I promise this is the last Maybach for a while. I also promise this one is worth it. This the 57 S. The standard wheelbase car, if you could call this thing standard, but with a 6.0-liter M285 twin-turbo V12 in place of the same M285 as we get on the 57, but with an extra half a liter. It also rides a half inch lower and was standard on 20″ wheels. Maybach says the S stands for Special, I always looked at it as Sport, but you can make your own call. Of course it was ungodly expensive at over $370,000, and now it is literally worth a fraction of that. However, if you were expecting the normal Maybach interior of boring beige leather and a bunch of fake wood, you would be wrong. Very wrong.
Oh Maybach, how far will you fall? Normally when screaming about depreciation, its the Maybach 57, not the king of the hill 62 like we have here today. Just to refresh, the 62 was the extra-long wheel base version that measures 20-feet-long (!) that allowed rear passengers lay completely flat. It rang in at $360,000 … in 2004. Just to put that into perspective, the 2004 Rolls-Royce Phantom was only $320,000. This car was unbelievably expensive and its hard to argue it was worth it when you see it now and take a close look at it. That also probably explains why it is so cheap now.
CLICK FOR DETAILS: 2004 Maybach 62 on eBay
I think it is going to be a long time before we see a car depreciate like a Maybach 57. Way back in the early-2000s, Mercedes-Benz decided to wanted to play in the same league as Rolls-Royce and Bentley. Not an outrageous idea, so they revived the storied Maybach name and launched two models, the 57 and the 62. They shared a general platform with the then-already replaced W140 S-Class, and kind of looked like a W220 S-Class on the outside. On the inside, you could see this was a W220. The steering wheel was a straight rebadge job along with the gauge cluster, and everything felt like a W220 which is not a good thing at all. Under the hood, you’d think they would have stuck with the twin-turbo M275 from the S600, but they changed it slightly to make an entirely new engine unique to the Maybach called the M285. All these one-off changes that had to be made and extremely low production resulted in the base model 57 carrying a sticker price of $320,000. That is $435,000 in today’s money. You’ll be shocked at what this 2004 57 can be had for today.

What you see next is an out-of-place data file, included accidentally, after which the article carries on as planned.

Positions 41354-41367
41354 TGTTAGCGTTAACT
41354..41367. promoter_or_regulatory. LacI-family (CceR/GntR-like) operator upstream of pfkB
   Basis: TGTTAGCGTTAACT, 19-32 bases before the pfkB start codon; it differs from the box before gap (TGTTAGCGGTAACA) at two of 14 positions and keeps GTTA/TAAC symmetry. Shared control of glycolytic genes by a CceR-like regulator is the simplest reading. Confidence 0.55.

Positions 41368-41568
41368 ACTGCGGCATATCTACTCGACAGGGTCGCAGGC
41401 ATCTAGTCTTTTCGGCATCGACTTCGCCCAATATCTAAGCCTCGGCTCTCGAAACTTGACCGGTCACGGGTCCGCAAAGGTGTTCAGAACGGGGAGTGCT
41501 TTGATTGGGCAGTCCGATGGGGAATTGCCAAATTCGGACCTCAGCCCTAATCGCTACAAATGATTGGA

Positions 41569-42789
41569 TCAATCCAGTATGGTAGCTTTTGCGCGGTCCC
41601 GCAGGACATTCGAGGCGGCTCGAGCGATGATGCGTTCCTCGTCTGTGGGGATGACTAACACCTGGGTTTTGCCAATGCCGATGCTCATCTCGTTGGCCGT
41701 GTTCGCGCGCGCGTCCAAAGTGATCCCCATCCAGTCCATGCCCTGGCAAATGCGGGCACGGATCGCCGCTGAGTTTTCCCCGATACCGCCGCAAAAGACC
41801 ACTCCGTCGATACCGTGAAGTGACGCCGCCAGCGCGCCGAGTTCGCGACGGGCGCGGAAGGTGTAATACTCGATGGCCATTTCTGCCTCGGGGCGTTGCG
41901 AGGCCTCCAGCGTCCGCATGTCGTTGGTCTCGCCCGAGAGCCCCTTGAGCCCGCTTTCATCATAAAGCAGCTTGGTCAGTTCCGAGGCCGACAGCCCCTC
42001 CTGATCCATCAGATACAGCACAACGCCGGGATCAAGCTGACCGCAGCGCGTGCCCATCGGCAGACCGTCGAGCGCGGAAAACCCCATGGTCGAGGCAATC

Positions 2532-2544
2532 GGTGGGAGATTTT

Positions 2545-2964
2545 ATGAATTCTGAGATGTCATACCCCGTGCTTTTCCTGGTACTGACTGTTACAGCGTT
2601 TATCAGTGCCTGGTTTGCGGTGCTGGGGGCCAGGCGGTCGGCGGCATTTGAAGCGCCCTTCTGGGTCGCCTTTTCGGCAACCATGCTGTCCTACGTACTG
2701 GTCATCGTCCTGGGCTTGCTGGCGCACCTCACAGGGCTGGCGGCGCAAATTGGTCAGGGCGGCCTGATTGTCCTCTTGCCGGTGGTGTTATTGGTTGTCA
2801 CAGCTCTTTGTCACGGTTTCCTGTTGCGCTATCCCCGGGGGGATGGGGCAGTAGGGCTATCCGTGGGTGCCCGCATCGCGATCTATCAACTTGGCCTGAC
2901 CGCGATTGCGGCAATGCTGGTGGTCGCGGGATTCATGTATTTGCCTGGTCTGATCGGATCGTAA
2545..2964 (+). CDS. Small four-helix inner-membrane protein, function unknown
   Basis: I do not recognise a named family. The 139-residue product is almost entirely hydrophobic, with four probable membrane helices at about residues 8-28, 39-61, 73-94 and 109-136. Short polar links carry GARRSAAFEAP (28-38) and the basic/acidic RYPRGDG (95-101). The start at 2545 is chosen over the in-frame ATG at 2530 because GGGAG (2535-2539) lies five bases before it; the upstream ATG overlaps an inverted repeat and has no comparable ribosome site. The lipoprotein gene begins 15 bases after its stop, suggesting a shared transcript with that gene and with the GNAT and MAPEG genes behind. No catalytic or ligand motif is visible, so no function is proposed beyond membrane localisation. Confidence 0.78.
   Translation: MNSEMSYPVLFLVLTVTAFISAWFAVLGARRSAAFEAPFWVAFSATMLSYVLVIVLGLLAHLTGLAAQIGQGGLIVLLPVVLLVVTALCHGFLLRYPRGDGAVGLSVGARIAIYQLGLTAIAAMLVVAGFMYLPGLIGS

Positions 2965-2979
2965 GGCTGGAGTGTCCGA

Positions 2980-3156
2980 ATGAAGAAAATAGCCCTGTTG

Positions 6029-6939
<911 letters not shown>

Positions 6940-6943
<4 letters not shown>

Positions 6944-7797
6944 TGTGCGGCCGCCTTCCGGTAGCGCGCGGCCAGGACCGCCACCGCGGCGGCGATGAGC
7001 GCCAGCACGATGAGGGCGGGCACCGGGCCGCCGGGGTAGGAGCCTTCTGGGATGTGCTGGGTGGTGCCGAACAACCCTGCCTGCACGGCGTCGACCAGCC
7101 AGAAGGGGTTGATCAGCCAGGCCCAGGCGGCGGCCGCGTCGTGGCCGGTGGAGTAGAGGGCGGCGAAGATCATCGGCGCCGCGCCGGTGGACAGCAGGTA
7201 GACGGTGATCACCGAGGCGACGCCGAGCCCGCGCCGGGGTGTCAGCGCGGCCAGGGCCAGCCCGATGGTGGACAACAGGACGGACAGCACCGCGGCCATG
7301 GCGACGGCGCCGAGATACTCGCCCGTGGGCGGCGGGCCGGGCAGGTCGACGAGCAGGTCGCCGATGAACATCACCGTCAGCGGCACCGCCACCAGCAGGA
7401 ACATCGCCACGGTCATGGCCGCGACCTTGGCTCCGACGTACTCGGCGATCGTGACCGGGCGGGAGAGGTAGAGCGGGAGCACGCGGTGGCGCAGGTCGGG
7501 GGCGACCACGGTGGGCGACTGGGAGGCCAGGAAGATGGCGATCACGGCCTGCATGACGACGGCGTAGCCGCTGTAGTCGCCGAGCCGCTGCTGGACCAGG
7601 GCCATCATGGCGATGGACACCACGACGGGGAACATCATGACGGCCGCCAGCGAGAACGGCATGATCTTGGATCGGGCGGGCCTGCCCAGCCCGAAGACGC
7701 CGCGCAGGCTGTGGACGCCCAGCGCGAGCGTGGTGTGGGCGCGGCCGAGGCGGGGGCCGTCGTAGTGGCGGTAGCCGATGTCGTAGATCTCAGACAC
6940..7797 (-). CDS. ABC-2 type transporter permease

CLICK FOR DETAILS: 2004 Maybach 57 on eBay
Last week I was watching a video on the BMW i3 about how much they have depreciated. A few years ago, they were selling for around the $40,000 mark and now can be bought in the mid-teens. The author of the video went on about how much of an actual value that was but you have to take in the fact that they received some tax subsidies, a lot of them were leased and it is a fairly unique car to begin with that not everyone can own because of its limited range. Because of all that, prices have tanked. Of course, the whole time I’m thinking that the i3 has absolutely nothing on the Maybach when it comes to depreciation in terms of actual dollars. I examined this topic a few years ago with a 57S and figured it might be time to revisit the mid-2000s monsters of eating your money in a 2005 57 located in Texas. Here is a hint at what I found: not much has changed.
CLICK FOR DETAILS: 2005 Maybach 57 on eBay
A little over a year ago I examined a 2008 Maybach 57S and explained why I thought it was one of the worst cars you…
There is depreciation. Then there is German car depreciation. Then way on another planet there is Maybach 57S depreciation. If you walked into one of the 42 United States Maybach dealers in 2008 and took home the car pictured above, it would of cost you a little north of $400,000. Now a short eight years later you can take home that same car pictured above for $63,800. It’s fully serviced and ready to go as well. Not some kind of click-bait photo tricks where you see a cheap listing on eBay that just shows the front of the car only to find out the rear end has smashed in by a cement truck at 55mph. If you are still interested in this 57S located outside of Albany, NY, then let’s try to break this one down rationally.